How much is enough?

Look around you. How much have you got? I mean, in terms of possessions. Have you a house, furniture, ornaments? A wardrobe full of clothes, some that you wear, and others that just sit there? Do you have a car? Perhaps you have some valuable jewellery? How about a gazillion gadgets, without which life would be impossible? Now, take yourself out of this picture. Imagine someone sorting through all this “stuff” of yours. How much do you think they would keep? What would hold any kind of significance for them? How much do you think would be sold or disposed off or end up in a landfill somewhere?

I say this because I am in the throes of sorting out a loved ones belongings. There isn’t that much to sort. He lived a very simple life. We, on the other hand, live amongst the day to day clutter that life seems to bring in its wake. How much does a person need anyway? And why do we place such importance on material things? Why not surround ourselves with love, goodwill, peace and harmony? Surely these are far greater indicators of a life being lived well.

My lesson in all of this has been to enjoy all that I have, while I can. Not to add to my nonsensical pile of nothing with more of the same. And finally, to try and pare it all down. For someday, someone will be going through my lifetime’s accumulation of things, and will have to make painful decisions on what to keep and what to dispose.

I hope neither pile is too high.

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Maybe you get bad customer service because you’re a bad customer

Fantastic! And a great follow up to my last blog.

The Matt Walsh Blog

I could have taken a picture of you and posted it here to publicly shame you, but I didn’t. That’s because I am not trying to be vindictive, ma’am. I’d merely like to answer that question you posed. This can be what the politicians call a “teachable moment” for you and everyone like you.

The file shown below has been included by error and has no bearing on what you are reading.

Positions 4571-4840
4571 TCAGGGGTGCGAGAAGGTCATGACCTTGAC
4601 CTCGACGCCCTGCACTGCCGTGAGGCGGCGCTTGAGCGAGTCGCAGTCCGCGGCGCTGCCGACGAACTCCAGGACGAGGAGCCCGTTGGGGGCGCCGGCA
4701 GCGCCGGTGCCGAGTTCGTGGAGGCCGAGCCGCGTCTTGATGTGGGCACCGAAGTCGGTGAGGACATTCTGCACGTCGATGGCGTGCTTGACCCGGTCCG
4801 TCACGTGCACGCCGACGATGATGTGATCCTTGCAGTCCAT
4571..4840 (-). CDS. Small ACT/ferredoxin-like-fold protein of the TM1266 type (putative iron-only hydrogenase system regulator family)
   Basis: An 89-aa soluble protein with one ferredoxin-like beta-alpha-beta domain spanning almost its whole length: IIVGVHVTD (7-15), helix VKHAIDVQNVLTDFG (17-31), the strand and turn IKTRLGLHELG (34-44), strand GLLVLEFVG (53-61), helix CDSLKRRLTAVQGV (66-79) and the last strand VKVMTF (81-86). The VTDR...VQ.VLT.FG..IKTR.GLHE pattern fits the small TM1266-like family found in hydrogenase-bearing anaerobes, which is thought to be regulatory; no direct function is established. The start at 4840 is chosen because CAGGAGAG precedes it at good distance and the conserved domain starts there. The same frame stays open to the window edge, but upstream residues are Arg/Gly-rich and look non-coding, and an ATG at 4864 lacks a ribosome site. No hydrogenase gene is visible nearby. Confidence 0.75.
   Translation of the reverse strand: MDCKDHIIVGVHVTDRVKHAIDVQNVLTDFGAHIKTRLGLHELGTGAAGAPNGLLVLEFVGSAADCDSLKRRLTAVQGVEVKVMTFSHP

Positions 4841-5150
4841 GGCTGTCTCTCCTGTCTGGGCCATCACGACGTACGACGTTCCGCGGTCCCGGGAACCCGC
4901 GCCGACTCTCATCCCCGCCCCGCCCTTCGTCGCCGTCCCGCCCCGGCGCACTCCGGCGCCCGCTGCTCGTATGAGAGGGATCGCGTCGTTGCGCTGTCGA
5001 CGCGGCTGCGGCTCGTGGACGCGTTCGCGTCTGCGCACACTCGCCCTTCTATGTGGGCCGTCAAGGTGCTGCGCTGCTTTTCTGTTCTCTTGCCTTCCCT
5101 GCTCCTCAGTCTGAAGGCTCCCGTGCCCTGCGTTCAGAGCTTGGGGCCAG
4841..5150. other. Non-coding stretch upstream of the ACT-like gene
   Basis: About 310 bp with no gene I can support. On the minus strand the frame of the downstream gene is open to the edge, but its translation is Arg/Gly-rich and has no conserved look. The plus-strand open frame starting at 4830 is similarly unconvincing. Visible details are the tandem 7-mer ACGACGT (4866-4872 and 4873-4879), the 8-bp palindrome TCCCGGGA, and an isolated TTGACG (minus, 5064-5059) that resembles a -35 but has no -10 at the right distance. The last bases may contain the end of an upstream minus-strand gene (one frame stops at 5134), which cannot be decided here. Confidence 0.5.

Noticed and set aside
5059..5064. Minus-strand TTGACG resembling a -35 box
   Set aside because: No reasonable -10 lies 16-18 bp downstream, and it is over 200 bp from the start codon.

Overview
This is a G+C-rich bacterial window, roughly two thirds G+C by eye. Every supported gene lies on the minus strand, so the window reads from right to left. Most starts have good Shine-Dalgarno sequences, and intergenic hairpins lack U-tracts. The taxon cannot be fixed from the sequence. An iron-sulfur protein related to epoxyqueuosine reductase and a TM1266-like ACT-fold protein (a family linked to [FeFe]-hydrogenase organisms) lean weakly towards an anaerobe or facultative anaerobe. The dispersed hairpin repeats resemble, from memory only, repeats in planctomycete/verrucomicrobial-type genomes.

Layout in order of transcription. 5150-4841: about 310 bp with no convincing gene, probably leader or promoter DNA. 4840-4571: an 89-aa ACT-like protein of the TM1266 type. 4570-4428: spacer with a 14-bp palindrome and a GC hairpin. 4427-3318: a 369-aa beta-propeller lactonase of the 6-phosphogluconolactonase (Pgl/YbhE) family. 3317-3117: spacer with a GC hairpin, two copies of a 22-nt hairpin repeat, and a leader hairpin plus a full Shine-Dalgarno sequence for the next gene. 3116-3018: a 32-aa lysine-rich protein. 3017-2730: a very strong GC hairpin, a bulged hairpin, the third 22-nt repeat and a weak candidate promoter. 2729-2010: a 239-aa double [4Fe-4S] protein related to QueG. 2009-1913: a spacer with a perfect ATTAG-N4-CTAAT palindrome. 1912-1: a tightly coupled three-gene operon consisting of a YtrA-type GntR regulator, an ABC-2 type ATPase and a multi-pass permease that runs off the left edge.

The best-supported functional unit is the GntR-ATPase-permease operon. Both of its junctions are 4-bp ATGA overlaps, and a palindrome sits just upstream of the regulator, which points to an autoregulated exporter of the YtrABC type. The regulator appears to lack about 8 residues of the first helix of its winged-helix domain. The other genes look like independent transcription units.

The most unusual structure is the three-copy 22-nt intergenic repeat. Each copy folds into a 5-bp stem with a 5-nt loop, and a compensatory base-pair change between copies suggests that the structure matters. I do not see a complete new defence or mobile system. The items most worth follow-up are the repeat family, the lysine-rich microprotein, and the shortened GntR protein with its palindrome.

See, I was in line at that particular fast food establishment yesterday. You probably didn’t notice me, I assume you didn’t notice any of us from the way you blatantly barged to the front. I was about to tap you on the shoulder and politely explain how lines are supposed to work in a civilized society, but I could tell you were in the throes of an ungodly rage. I figured this must be an emergency. My God, you were practically foaming at the mouth. I thought maybe someone at the counter had killed your dog…

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Nasty or Nice?

Yesterday I encountered an interesting situation. I, somewhat symbolically, became a punching bag for someone. His (verbal) attack was vicious, unexpected and unwarranted. Now, I do understand that his frustration was directed towards my company. I was just the unfortunate person who happened to be in the line of fire. However, it did get me wondering about the nature of nastiness, provoked or unprovoked.

Anyone who works in a customer service arena will attest that although, nine times out of ten, people are nice, it’s always the tenth- the nasty one- that sticks in the mind. Why is that? Is it because the emotions that a negative encounter stirs up are so much more complex, and likely to linger much after the event?

Moreover, how one deals with something like this also reveals a lot about oneself. Are you nice to nasty, or nasty to nasty? As for me, I stood my ground, and reiterated that the situation was beyond my control. I didn’t turn nasty, but refused to turn into a doormat either. My colleague congratulated me on standing up to the bullying behaviour of this particular person. But he also pointed out something rather thought provoking.

Why had this man not railed at my (male) colleague, yet, repeatedly, insistently, picked on me? Because, as a woman, I was more likely to give him an emotional response. As a woman, I was perhaps, in his mind, more vulnerable, As a woman, it was easier to dump his anger on me.

Living in the West, sometimes it is easy to forget the kind of prejudice that women face in other parts of the world. When something like this happens, I do wonder, whether to men, or certainly these kind of men, women are still the inferior species?

Anyway, back to the man and his outburst. Reminds me of the idiom: You can catch more flies with honey than with vinegar. Had he been nicer, I still wouldn’t have been able to change the situation, but I would certainly have tried to help him in whatever way possible.

Bottom line is, it rarely pays to be nasty in the long run.